It is estimated that 35 percent of women globally have experienced gender-based violence. The negative effects go beyond being just physical. Women can be impacted mentally, reproductive health can decline, and families can suffer economically and emotionally – unfortunately the list is long. But together, we can help end this atrocity. Today begins the 16 Days of Activism Against Gender-Based Violence Campaign, which aims to raise awareness of and end gender-based violence in all its forms. The focus of this year’s campaign is, ‘Leave no one behind.’ Below are four stories of World Vision’s work to end violence against women for good through empowerment, advocacy, and lifting people up so communities can move forward, together.
Mangal Lal, pictured with family, is a member of the Men Care Group. To tackle gender-based violence, including early marriage, it is necessary to include men in conversations addressing such violence. Because of this, World Vision started the Men Care Group. This group gives men a place to gather and to improve their understanding of how gender inequality impacts relationships between men and women. Feba, Gender and Development Coordinator for World Vision India, says, “Men, being the head of the family, play a significant role in the community, and hence it is important for them to understand gender disparity. The Men Care Group is important because it helps men understand themselves, their spouses, and children, specifically their daughters. They confessed that many of their practices, like child marriage, are followed as tradition.” Mangay Lay shares, “World Vision came. They saw the darkness we were living in. They asked us to come to the light, and that light is…creating a healthy environment where we care for our families and community and where our children, especially girls, can study; not to come under the pressure of society, which is ignorant, but to rise above and to empower others.” ©2014 World Vision/ photo by Annila Harris
World Vision helped women in Colomi, Bolivia start a knitting business by providing knitting machines and training the women to market the clothes they make. They learned new skills, growing not just income to help care for their children, but confidence and respect as well. “Before women were not respected here. And even suffered physical violence. Women weren’t even allowed to speak before. Men have learned to respect women now,” says Elias Salinas Morales, president of the knitting group. The group uses the money they earn to buy school supplies for their children, food, and medicine. © 2015 World Vision/ photo by Eugene Lee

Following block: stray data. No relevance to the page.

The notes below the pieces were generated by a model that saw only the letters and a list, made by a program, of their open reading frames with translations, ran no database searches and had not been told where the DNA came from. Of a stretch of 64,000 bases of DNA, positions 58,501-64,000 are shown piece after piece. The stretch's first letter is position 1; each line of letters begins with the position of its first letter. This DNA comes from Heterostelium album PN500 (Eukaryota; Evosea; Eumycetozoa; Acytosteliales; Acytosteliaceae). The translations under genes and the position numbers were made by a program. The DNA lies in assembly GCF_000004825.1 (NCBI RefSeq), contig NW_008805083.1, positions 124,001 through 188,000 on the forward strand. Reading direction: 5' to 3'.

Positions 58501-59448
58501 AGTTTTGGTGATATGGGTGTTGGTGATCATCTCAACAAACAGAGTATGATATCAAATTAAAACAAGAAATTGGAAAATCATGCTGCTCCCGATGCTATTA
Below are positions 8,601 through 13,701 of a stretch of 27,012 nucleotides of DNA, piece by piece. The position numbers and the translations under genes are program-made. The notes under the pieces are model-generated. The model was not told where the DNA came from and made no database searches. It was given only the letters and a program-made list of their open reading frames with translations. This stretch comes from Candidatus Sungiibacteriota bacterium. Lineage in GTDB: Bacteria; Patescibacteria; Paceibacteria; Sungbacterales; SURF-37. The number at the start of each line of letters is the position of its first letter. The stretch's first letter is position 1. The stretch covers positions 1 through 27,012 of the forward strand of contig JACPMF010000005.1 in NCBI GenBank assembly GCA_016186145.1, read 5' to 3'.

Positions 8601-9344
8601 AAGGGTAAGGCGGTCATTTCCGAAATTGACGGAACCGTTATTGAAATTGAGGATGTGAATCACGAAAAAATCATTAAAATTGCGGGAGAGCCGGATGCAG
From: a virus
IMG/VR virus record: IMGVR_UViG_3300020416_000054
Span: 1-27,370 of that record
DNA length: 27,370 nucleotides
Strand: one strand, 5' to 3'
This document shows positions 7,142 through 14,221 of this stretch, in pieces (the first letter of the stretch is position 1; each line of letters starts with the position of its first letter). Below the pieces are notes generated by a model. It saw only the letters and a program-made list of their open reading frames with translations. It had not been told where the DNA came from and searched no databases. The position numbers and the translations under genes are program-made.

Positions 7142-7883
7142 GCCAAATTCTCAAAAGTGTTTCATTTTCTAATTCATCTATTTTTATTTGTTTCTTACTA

Beri, 16 (center), used to be depressed, but now she is a shining star in her community. Ezequiel ADP, in the Dominican Republic where World Vision has been working since 1997, is made up of Dominican families of Haitian ancestry, many of whom have worked in the sugar industry for generations. Ninety percent of these families live below the poverty line. In the Dominican Republic, every 48 hours, a woman is killed due to domestic violence. To tackle the challenges of the area, World Vision works through the churches to create awareness about teen pregnancy, drug abuse, and gender equity. Bari says, “I only felt better when the tears would come out.” But things changed when she met a kind Peace Corps volunteer and became involved with World Vision. Today, she is deeply involved in school activities and her church where she teaches Bible school for children. “My happiness is children,” she says. © 2012 World Vision/ photo by Abby Stalsbroten
Sharezer Glaze Dilao, a World Vision Women and Young Child Space facilitator, holds a sleepy baby during a World Vision facilitated session about first aid in emergencies in the Philippines. More than 1,300 women have taken part in hour-long sessions held three times a week that offer mothers with young children a safe space to learn about the importance of breastfeeding and child nutrition, receive psychosocial support, talk about gender-based violence and learn how to address emergency health issues. © 2014 World Vision/ photo by Mark Nonkes
Photo: “I love my daddy. He listens to me and brings me treats. He is my friend,” says Mahima, Mangay Lal’s 11-year-old daughter. ©2014 World Vision/ photo by Annila Harris